Legislative Assembly for the ACT: 2002 Week 11 Hansard (26 September) . . Page.. 3295..
MS TUCKER (continuing):
the court taking that role, and this strikes hardest at people suffering serious and permanent impairment.
Further down the track, perhaps we can look at a more comprehensive, possibly national compensation scheme. The work we are doing in looking at how the current system works in the ACT may be a useful part of the process.
This bill provides protection for a person who acts in a medical emergency to assist someone but who is inadvertently responsible for injury or damage, the so-called good samaritan. Everyone seems keen to see this provision in the law, and the analysis in the explanatory memorandum is entertaining, with reference to actions for allergic reaction to wine, et cetera. As far as I am aware, no such actions have been taken.
The bill allows someone with good intent to leap in and offer emergency medical attention, cause damage and escape legal responsibility. The purpose of tort law is not to punish bad intentions but to acknowledge bad consequences. It remains to be seen whether the requirement to act honestly and without recklessness will provide enough protection for the party who is "helped".
The other protection in this bill is for volunteers of community organisations. The intent here is clear as well, but without some amendment there could be unintended consequences. I know the Democrats will be moving some amendments, and I will be moving one myself.
My chief concern is that, as the bill stands, members of any organisation could be found to share the liability of anyone else in their group. If the organisation is not incorporated and if through the act of a member damage or injury is caused, every single member of the organisation could be liable.
Such an outcome, it seems, would run completely against the intent of the part. I will move an amendment to ensure that this kind of redistributive protection applies only to community organisations which are incorporated and so offer the protection of limited liability to its members and, hopefully, insurance cover as well.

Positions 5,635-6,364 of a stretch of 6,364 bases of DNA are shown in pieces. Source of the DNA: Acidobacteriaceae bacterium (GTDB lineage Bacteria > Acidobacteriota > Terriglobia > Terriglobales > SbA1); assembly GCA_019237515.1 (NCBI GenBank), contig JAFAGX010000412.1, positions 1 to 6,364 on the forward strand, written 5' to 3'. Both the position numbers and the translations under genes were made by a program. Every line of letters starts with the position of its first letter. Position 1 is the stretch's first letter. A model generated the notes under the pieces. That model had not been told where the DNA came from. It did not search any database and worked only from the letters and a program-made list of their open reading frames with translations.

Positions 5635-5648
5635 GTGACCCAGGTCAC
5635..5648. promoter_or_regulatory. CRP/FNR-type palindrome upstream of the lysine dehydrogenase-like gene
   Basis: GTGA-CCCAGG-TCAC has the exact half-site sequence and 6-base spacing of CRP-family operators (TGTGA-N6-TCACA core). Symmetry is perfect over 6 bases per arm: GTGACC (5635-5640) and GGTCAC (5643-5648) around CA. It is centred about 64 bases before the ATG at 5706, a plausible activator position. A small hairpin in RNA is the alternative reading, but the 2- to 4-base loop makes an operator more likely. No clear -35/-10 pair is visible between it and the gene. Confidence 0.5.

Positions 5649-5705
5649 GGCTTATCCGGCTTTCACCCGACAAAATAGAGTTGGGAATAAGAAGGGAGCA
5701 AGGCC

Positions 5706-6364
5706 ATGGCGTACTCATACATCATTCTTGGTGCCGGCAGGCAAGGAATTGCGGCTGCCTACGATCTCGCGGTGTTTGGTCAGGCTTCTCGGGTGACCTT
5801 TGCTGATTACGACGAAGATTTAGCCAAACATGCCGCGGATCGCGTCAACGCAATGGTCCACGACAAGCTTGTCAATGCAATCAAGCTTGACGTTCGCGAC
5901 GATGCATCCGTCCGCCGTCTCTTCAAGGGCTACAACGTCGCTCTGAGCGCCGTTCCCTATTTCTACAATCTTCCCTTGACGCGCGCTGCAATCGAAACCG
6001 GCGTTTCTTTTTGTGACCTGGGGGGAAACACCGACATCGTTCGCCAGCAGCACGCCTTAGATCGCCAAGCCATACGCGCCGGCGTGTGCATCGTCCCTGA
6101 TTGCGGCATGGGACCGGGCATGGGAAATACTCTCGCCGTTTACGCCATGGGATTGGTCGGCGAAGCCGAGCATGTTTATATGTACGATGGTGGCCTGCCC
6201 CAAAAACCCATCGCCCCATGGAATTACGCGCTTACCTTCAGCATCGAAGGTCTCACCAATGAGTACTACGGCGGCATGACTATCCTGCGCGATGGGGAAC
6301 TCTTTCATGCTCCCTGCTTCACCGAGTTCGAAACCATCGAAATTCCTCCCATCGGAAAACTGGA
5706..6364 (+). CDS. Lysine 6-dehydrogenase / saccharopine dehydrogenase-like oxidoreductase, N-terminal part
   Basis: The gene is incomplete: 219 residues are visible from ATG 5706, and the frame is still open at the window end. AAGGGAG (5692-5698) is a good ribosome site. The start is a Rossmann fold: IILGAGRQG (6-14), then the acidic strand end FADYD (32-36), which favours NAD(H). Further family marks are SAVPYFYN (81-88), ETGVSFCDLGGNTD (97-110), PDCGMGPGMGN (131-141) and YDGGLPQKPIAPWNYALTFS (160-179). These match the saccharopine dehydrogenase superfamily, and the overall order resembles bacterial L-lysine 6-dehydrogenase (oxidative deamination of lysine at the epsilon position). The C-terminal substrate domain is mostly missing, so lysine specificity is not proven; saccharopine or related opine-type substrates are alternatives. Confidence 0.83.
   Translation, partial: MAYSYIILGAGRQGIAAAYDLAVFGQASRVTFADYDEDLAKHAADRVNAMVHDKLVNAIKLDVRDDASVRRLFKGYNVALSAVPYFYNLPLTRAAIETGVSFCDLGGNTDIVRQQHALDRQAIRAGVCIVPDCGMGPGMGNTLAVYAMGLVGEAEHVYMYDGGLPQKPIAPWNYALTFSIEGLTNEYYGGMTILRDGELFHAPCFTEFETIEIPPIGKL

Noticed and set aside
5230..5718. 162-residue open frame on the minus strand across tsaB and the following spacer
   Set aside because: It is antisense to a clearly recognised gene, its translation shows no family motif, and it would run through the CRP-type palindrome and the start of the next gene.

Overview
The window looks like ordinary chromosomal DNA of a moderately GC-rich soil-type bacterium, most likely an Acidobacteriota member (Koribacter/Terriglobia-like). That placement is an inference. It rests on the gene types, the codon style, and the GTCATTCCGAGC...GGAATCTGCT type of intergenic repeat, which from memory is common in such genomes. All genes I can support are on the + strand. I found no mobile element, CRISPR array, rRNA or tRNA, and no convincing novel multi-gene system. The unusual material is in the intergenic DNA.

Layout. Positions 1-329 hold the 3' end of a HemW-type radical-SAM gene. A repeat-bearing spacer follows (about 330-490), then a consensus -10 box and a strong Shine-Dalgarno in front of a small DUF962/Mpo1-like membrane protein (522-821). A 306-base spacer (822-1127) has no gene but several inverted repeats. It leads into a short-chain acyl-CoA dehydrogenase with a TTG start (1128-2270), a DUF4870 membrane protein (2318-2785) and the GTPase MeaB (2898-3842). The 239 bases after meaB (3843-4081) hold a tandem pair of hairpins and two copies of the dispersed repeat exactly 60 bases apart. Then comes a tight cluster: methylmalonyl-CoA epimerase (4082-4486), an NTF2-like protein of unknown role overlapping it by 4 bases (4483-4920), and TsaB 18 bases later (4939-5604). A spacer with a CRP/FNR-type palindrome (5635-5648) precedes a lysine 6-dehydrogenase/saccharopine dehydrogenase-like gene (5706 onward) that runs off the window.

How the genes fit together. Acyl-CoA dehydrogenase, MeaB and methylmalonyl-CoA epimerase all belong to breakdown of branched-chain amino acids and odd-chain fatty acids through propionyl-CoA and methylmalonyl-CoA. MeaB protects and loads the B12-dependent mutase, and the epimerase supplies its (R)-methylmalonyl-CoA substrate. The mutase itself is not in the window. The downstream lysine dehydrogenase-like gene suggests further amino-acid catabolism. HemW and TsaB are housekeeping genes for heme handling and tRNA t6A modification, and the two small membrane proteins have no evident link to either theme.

In this context, I would like to commend the government's decision to offer public liability insurance above $5 million and so require community groups to seek cover only to that level. While very few, if any, public liability claims have reached $5 million in the ACT, getting insurance cover up to $10 million or $20 million has always been a significant cost for community groups. In taking on this top-end risk, the government has found a way to bring down insurance premiums for the community/volunteer sector.
Importantly, this bill makes more coherent sense of how people's negligence and wrongdoing so often overlap and interfere with, or contribute to, each other. This bill abolishes the common law rule that precludes anyone who is liable in damages to any right to damages against any other wrongdoer. It gives the courts the responsibility to apportion liability responsibility when people contribute in varying degrees to the damage through their criminal activity, intoxication or irresponsible behaviour.